Q: Did someone really discover a petrified man buried near old Forest City in Potter County, SD?
A: The story of Potter County's petrified man is told in Stanley Vestal's book THE MISSOURI.
Briefly, the petrified man was a hoax concocted by bored locals who
created a petrified body and buried it near Forest City. So successful
was the hoax that the locals took the body to the 1893 Chicago World's
Fair, exhibiting it all along the way for a dollar a viewing. The hoax
wasn't exposed until after the turn of the century when they repeated
the stunt and tried to sell the next body. The buyer and his wife got
into such a terrible fight over the purchase that the buyer murdered his
wife and then killed himself.
Q: What caused the demise of old LeBeau?
A: Murder . While not exactly in Potter County, LeBeau was close by in Walworth County....
On December 11, 1909, a bartender, "Bud" Stephens, in DuFran's saloon shot David G. "Dode" Mackenzie twice in the chest. Mackenzie was the son of Murdo Mackenzie, the legendary cattle baron and general manager of the Matador. As Dode staggered out the door of the saloon, the bartender pumped another two bullets into Dode's back. Bud was tried for murder. Murdo Mackenzie hired one of the highest priced lawyers available to prosecute Stephens. Saloonkeeper DuFran could only afford a young, still wet-behind-the-ears, 23 year-old attorney to defend Stephens. The jury was composed of homesteaders who had no use for the Matador. In March, Stephens was acquitted -- self defense. An angry Murdo MacKenzie never shipped another load of cattle out of LeBeau. About two months following the acquittal, a major portion of the town burned down -- arson by persons unknown. With no cattle to ship, the railroad pulled up its tracks. The town has not exactly dried up -- it is now under the waters of the Oahe Reservoir.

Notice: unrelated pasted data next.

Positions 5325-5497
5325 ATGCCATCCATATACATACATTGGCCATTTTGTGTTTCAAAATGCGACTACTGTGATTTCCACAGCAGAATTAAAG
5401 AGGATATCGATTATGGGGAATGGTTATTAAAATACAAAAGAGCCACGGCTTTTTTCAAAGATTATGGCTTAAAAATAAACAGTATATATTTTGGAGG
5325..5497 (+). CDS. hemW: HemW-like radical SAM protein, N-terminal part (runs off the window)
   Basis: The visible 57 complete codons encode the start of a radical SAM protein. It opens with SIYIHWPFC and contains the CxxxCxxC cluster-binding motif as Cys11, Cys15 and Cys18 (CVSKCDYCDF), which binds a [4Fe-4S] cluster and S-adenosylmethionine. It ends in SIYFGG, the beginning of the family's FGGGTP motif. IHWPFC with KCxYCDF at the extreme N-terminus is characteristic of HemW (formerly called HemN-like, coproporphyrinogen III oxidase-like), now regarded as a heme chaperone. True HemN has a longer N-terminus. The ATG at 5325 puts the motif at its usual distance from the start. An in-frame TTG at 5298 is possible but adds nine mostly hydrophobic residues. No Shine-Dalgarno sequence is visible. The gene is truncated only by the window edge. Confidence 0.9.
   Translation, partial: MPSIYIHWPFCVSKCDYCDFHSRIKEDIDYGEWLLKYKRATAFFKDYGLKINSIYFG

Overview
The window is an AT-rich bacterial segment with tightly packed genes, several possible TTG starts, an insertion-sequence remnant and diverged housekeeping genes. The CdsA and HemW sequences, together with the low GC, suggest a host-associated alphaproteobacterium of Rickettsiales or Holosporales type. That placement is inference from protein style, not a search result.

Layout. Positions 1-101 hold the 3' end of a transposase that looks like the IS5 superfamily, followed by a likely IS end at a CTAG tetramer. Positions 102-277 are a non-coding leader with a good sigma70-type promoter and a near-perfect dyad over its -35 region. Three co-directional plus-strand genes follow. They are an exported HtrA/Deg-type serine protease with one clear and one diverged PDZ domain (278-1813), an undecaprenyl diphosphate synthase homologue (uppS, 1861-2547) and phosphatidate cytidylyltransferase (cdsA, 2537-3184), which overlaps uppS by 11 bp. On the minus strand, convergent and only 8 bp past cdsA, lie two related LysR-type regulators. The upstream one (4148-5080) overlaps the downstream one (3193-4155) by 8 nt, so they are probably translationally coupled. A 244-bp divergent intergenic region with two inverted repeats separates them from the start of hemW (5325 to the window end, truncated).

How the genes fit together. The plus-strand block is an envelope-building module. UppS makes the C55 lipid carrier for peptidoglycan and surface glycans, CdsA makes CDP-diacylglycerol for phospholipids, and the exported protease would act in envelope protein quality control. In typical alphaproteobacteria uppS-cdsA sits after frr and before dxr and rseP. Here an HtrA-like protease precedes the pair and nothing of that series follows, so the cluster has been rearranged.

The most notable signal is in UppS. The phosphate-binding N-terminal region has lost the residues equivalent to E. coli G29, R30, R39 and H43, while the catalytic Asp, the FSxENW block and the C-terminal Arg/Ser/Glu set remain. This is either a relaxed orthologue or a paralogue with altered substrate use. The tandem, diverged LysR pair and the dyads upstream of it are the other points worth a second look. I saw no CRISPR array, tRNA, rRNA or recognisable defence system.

More Potter County Trivia:
The First Non-Native Settler in Potter County was Eli Bacon Vincent, who was born in Ohio in 1850 and graduated from Michigan University Law School in 1873. Starting a law practice proved to be too slow for him, so he pulled up stakes and moved west. He landed at Fort Sully, and afterwards at Fort Bennett across the Missouri River from Fort Sully. The year was 1875.
For four years after that he worked for the US government as the Boss Farmer at the Cheyenne River Agency. The native people nicknamed him Enochenee which meant “Hurry up” because hurrying to get things done was his principle of life.
He then bought 700 acres on the Missouri River bottom and tried his hand at ranching, but by 1884 he had sold out & returned to his hometown in Ohio where he married and raised his children. He died there in 1939.